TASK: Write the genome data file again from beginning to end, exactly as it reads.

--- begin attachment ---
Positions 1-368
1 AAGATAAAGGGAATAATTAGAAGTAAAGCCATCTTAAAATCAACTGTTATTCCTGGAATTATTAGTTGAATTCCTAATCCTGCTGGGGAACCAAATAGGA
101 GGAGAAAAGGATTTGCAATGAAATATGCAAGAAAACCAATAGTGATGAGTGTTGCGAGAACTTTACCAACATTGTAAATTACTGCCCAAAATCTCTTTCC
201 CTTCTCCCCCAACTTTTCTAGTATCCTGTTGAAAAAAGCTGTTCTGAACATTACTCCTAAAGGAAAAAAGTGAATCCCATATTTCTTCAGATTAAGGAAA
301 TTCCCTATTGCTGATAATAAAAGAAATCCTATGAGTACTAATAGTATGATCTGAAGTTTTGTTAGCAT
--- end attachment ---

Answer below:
Positions 1-368
1 AAGATAAAGGGAATAATTAGAAGTAAAGCCATCTTAAAATCAACTGTTATTCCTGGAATTATTAGTTGAATTCCTAATCCTGCTGGGGAACCAAATAGGA
101 GGAGAAAAGGATTTGCAATGAAATATGCAAGAAAACCAATAGTGATGAGTGTTGCGAGAACTTTACCAACATTGTAAATTACTGCCCAAAATCTCTTTCC
201 CTTCTCCCCCAACTTTTCTAGTATCCTGTTGAAAAAAGCTGTTCTGAACATTACTCCTAAAGGAAAAAAGTGAATCCCATATTTCTTCAGATTAAGGAAA
301 TTCCCTATTGCTGATAATAAAAGAAATCCTATGAGTACTAATAGTATGATCTGAAGTTTTGTTAGCAT